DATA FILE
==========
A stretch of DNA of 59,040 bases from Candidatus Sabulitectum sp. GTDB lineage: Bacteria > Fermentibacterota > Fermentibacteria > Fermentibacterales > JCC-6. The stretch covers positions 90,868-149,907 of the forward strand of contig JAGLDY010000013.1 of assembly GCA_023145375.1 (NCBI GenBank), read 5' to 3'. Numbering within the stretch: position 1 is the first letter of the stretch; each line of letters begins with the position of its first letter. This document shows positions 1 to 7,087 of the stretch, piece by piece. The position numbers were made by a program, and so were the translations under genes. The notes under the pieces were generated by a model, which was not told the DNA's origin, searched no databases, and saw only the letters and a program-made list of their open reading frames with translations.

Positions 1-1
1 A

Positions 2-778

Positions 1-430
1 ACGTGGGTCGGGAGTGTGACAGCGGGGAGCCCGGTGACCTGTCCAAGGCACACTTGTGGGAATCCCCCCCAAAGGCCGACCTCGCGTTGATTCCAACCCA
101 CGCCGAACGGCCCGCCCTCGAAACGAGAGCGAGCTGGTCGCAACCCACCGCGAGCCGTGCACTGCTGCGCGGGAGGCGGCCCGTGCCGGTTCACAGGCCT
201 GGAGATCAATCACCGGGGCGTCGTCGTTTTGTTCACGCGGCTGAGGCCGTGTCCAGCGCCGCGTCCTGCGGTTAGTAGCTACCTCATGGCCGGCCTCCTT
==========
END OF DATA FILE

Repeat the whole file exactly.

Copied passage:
A stretch of DNA of 59,040 bases from Candidatus Sabulitectum sp. GTDB lineage: Bacteria > Fermentibacterota > Fermentibacteria > Fermentibacterales > JCC-6. The stretch covers positions 90,868-149,907 of the forward strand of contig JAGLDY010000013.1 of assembly GCA_023145375.1 (NCBI GenBank), read 5' to 3'. Numbering within the stretch: position 1 is the first letter of the stretch; each line of letters begins with the position of its first letter. This document shows positions 1 to 7,087 of the stretch, piece by piece. The position numbers were made by a program, and so were the translations under genes. The notes under the pieces were generated by a model, which was not told the DNA's origin, searched no databases, and saw only the letters and a program-made list of their open reading frames with translations.

Positions 1-1
1 A

Positions 2-778

Positions 1-430
1 ACGTGGGTCGGGAGTGTGACAGCGGGGAGCCCGGTGACCTGTCCAAGGCACACTTGTGGGAATCCCCCCCAAAGGCCGACCTCGCGTTGATTCCAACCCA
101 CGCCGAACGGCCCGCCCTCGAAACGAGAGCGAGCTGGTCGCAACCCACCGCGAGCCGTGCACTGCTGCGCGGGAGGCGGCCCGTGCCGGTTCACAGGCCT
201 GGAGATCAATCACCGGGGCGTCGTCGTTTTGTTCACGCGGCTGAGGCCGTGTCCAGCGCCGCGTCCTGCGGTTAGTAGCTACCTCATGGCCGGCCTCCTT